First of three lectures on the Atlantic slave trade tonight at St Paul’s Centennial Hall
The Island today marks the International Day for the Remembrance of Slavery with the first of three lectures on the transatlantic slave trade.
Tonight's talk by Lehman College's Mark Christian will focus on the first “point” of the triangle in the trade of enslaved Africans: the UK city of Liverpool, and Dr Christian's home.
“I'll be talking about how the majority of Liverpool's wealth was accrued from the slave trade — and how the slave merchants transferred their wealth into politics and business,” Dr Christian told The Royal Gazette
Dr Christian is a Chair and Professor at Lehman College's Department of African and African American Studies, brought to the Island by the African Diaspora Heritage Trail (ADHT) — but Liverpool's dark past is more than an academic concern.
In 1999, Liverpool City Council drew controversy and congratulations by formally apologising for the city's role in the slave trade.
“I was part of the activist group that got that apology,” Dr Christian said.
Many of Liverpool's streets are named after slave traders, including the iconic Penny Lane of Beatles fame.
“It was named after James Penny, a slave merchant,” Dr Christian said. “I didn't know that when I was growing up.”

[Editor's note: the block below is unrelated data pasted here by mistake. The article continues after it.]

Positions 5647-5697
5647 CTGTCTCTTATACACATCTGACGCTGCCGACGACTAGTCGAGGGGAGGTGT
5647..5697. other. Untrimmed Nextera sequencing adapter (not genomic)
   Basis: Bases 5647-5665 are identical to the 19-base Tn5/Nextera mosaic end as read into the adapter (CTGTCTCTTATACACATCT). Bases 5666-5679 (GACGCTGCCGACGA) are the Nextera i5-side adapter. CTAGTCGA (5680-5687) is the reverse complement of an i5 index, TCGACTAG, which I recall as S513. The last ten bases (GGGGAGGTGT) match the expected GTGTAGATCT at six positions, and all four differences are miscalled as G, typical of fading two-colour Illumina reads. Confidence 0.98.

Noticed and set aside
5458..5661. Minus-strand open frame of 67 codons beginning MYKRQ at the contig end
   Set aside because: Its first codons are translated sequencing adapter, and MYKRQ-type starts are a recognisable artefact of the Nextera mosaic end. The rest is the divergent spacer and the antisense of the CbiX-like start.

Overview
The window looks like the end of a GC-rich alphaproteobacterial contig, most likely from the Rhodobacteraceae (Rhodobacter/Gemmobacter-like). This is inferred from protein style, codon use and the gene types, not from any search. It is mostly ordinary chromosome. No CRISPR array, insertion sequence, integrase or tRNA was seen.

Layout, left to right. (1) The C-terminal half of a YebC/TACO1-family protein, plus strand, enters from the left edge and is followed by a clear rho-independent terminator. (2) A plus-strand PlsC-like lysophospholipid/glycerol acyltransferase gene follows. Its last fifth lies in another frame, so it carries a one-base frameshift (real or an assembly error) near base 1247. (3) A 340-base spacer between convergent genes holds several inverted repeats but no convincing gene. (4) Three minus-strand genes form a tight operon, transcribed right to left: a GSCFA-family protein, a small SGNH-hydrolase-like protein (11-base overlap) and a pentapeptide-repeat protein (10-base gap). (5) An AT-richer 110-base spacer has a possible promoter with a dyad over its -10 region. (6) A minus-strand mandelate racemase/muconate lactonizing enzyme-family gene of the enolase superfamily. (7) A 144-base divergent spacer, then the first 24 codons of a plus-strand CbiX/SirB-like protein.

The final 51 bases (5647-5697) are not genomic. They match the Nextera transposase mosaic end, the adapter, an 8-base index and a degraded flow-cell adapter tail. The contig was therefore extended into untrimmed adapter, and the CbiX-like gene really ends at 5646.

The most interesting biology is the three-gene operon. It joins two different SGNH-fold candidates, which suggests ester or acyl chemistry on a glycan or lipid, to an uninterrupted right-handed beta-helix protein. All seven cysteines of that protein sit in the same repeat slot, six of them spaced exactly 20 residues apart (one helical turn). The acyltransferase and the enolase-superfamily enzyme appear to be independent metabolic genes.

Dr Christian is speaking at 6.30pm in St Paul Centennial Hall on Liverpool's historic involvement in slavery — and slavery's effect on the present day.
“I have to stay in the historical aspect — but as a teacher I know you can't divorce the past from the present, so there will be some element of contemporary conditions as well,” he said.
Explained ADHT chairman Maxine Esdaille: “For us, the perspective isn't just talking about slavery then and its impact now. It's about what slavery was and what it is 400 years later.”
It is also a fundraising event for the ADHT Bermuda Foundation: tonight's lecture is $20 for adults, $15 for seniors — and free for children under 16.
The lectures continue tomorrow with Femi Bada talking about the impact of slavery on Africa, and Clarence Maxwell on Thursday night on the Bermudian experience of slavery.
Although structural racism and white privilege are elements of slavery's legacy, Dr Christian said he saw no use in provoking white guilt.
“What I say to whites is that without the progressive white element, blacks of different countries around the world would not have gained what they have today,” he said.